PracticeAccounting FirmsCourt orders accounting firm to pay back £3.7m

Court orders accounting firm to pay back £3.7m

Upton & Co to pay back more than £4m to investors after an investigation by the FSA found it was running an unauthorised scheme

An accountancy firm has been ordered to pay £3.7m by the High Court after an
FSA investigation discovered it was running an unauthorised investment scheme.

The High Court ordered Upton & Co Accountants, which is owned and
controlled by ACCA-qualified David Upton, to repay £3.717m to investors on a pro
rata basis. Upton also agreed to pay further £840,000 in monthly installments of
£10,000.

The firm was running a collective currency scheme where investors pooled
money to invest in foreign exchange markets. However, the FSA claims limited
trading occurred and little cash was returned to investors.

Margaret Cole, director of enforcement and financial crime, said the FSA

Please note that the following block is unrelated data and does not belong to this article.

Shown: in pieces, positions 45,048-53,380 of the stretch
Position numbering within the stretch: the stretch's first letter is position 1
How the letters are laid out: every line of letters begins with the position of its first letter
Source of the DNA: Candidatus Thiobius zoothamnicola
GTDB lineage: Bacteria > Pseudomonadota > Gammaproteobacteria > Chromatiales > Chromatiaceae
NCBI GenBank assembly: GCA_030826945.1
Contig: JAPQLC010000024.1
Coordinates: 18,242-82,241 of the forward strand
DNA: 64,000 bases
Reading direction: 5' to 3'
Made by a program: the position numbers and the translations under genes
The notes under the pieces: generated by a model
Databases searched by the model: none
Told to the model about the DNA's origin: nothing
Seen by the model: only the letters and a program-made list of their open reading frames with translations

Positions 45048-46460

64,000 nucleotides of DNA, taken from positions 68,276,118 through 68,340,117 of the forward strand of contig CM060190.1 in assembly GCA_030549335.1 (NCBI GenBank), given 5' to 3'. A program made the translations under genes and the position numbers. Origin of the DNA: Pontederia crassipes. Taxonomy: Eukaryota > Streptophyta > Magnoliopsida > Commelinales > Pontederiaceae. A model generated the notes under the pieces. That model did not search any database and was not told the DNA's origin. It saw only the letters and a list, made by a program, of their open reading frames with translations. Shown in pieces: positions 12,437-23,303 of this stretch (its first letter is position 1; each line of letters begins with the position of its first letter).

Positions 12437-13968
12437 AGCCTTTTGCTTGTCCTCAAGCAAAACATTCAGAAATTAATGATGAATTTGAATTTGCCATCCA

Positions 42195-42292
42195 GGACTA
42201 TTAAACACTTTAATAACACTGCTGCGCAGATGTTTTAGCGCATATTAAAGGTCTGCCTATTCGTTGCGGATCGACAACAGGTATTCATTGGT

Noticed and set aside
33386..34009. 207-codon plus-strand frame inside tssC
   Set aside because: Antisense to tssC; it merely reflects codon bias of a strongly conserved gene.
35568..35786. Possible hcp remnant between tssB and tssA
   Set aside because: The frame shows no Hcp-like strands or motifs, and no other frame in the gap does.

commenced its investigation into Upton & Co Accountants in February 2009 and
“promptly” realised the firm was carrying out “unauthorised business”. The
government body sought a High Court injunction to stop activity and freeze the
firm’s assets a month later. The High Court ruling on how much to repay
investors was made yesterday (20 July).

“Operating a collective investment scheme is a serious business involving the
management of a number of investments and requiring FSA authorisation.

“Upton had no business running one of these schemes and the firm risked
millions of pounds of investors’ money – something you’d expect a firm of
accountants to know better,” said Cole.

More to follow.

Further reading:

FTSE
100 audits require “significant improvement”, inspectors find

Accountant
jailed for £1.3m fraud

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